In the video where all passengers were visibly angry and frustrated, they can be heard asking for what the solution is and who is going to pay for the tickets again now that those that they had paid for can no longer be used anymore.

Passengers expressed their frustration at the rot in the service.

“I experienced such thing in March as the officers in charge claimed that the gates were close at 1pm as the flight was at 3pm,” one twitter user said.

Some made jokes out of it and asked, if this was because of the US$10 tax that is in the process of being introduced and will be paid by anyone that leaves the country using the Entebbe International Airport.

Another twitter user @kasoxialex2000 asked, ‘’@UgandaCAA (Uganda Civil Aviation Authority), but seriously you guys when you move to some airports don’t you copy something? Why are we ever backwards??? Stop embarrassing us. Who will save Uganda’’
By press time there was no official communication from the Civil Aviation Authority, Safari Lab nor Emirates Airways.

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Kagame Tells Bankers, Banking Can’t Just Be “Service For Elites”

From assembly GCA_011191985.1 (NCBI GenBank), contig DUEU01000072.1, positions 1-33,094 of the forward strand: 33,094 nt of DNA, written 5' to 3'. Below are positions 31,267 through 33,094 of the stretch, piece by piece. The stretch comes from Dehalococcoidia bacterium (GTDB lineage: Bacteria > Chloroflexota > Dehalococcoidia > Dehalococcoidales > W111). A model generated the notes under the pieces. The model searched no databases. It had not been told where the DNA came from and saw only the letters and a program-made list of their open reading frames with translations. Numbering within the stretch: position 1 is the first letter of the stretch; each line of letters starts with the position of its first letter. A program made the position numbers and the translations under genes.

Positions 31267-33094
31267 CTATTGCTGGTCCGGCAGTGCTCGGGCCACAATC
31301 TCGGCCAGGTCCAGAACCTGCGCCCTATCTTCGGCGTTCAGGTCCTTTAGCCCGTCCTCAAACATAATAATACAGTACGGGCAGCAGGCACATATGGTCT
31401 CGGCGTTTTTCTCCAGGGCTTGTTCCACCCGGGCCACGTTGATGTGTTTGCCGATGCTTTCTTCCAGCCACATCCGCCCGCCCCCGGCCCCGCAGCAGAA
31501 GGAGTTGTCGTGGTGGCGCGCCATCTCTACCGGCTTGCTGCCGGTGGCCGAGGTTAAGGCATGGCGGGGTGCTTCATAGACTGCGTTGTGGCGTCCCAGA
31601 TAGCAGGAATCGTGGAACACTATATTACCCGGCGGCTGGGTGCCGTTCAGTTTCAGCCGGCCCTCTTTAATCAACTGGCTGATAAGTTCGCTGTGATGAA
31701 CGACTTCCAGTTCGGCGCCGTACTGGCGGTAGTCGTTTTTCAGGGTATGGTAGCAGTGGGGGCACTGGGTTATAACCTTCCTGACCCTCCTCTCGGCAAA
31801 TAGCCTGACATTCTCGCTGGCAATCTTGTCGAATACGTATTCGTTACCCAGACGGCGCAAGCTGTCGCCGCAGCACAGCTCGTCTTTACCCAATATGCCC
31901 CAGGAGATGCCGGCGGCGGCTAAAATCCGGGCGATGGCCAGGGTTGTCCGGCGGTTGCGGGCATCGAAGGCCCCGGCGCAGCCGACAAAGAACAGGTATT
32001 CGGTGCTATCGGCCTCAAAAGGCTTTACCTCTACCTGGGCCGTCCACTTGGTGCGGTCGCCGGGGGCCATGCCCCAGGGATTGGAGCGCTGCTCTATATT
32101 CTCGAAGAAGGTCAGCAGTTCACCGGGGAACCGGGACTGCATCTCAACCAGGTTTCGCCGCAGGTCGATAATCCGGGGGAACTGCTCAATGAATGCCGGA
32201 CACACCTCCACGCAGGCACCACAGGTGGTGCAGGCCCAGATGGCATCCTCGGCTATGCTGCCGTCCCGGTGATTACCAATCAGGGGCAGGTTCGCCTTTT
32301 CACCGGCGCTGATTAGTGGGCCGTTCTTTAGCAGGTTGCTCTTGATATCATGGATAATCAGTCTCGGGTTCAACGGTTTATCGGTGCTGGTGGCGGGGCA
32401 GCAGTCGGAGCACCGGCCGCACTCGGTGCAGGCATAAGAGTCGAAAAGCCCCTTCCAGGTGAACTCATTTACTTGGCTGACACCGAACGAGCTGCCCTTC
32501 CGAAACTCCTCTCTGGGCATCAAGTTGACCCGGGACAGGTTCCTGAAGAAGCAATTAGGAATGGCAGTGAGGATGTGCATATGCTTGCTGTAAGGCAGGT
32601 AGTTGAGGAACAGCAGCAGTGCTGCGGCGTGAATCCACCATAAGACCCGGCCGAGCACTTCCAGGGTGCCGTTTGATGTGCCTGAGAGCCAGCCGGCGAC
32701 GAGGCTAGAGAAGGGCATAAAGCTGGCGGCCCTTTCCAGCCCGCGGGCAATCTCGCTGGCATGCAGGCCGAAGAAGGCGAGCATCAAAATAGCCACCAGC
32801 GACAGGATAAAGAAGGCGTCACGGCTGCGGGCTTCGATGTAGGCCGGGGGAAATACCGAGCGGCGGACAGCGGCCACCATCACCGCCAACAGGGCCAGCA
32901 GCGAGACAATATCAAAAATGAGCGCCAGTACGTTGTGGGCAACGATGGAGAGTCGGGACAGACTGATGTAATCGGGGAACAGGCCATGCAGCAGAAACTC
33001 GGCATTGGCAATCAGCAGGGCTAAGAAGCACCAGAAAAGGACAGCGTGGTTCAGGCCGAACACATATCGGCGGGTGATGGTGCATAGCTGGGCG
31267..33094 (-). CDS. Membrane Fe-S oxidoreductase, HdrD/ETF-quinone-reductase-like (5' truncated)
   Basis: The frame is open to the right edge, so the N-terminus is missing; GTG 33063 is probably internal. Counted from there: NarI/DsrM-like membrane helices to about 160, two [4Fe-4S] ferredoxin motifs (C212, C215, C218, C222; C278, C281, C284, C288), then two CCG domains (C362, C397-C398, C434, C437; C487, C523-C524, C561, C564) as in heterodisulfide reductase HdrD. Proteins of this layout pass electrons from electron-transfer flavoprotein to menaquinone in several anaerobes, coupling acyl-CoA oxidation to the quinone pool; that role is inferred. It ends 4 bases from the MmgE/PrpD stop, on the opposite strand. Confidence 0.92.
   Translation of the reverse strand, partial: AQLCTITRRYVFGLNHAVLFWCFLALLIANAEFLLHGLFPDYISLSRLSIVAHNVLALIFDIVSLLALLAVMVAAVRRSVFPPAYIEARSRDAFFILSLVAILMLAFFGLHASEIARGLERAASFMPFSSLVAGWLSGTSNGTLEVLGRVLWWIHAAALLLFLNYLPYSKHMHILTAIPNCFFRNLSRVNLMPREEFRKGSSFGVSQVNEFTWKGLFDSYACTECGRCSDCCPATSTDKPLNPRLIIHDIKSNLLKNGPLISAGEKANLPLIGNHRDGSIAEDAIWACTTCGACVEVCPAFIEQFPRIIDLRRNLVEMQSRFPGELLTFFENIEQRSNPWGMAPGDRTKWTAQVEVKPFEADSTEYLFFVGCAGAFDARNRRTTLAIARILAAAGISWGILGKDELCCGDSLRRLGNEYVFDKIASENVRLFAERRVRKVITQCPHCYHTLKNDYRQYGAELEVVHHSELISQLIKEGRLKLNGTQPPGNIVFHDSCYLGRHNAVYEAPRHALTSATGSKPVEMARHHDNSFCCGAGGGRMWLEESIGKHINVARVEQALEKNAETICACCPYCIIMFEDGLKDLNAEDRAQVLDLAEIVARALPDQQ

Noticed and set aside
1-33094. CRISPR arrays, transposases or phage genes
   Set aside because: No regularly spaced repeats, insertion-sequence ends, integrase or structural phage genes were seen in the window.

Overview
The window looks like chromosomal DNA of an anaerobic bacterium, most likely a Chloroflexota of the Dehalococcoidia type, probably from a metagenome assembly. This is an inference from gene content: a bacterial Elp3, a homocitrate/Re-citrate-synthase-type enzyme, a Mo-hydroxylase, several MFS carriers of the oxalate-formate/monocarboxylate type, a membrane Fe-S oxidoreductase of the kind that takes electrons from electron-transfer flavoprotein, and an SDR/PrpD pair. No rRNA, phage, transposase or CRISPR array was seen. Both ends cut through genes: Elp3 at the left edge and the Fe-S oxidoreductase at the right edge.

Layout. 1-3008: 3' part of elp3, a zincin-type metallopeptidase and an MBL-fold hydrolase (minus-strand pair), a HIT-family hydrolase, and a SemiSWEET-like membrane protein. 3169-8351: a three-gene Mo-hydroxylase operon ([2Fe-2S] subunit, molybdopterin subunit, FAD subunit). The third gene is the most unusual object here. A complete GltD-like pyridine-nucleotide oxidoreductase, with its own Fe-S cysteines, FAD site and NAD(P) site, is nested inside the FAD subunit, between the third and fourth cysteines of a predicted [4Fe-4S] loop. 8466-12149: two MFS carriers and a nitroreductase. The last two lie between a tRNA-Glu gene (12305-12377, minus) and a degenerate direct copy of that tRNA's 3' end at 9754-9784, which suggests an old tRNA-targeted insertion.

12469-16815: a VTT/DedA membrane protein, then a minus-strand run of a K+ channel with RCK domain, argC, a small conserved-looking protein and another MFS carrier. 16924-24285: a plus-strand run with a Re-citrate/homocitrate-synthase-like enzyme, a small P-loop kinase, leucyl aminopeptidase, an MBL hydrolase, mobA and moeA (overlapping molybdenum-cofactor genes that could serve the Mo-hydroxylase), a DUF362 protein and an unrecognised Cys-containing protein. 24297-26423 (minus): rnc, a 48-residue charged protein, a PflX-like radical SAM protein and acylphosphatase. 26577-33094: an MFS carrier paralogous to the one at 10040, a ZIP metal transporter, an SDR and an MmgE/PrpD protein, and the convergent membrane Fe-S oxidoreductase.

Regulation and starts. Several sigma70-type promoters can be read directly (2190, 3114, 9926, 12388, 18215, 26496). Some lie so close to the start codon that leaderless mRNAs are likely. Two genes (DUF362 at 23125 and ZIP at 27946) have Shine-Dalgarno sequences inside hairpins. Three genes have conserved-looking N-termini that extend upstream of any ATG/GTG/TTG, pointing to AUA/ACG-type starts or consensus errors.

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Banking can’t just be a service for elites, President Paul Kagame has said.  He made the remarks while speaking at the 14th Annual Banking and Finance Conference in Nigeria that he attended virtually.

Running under the theme, ‘’Economic Recovery, Inclusion and Transformation: The Role of Banking and Finance’’, the two-day conference will aim at the need to reposition the Finance and Banking sector as a catalyst for Economic recovery, transformation and inclusive growth.

In his remarks, he noted how the Covid pandemic has affected every aspect of Africa’s economies but at the same time also presents an opportunity for African banks to play a leading role in making societies more resilient and more responsive to the needs of Africans.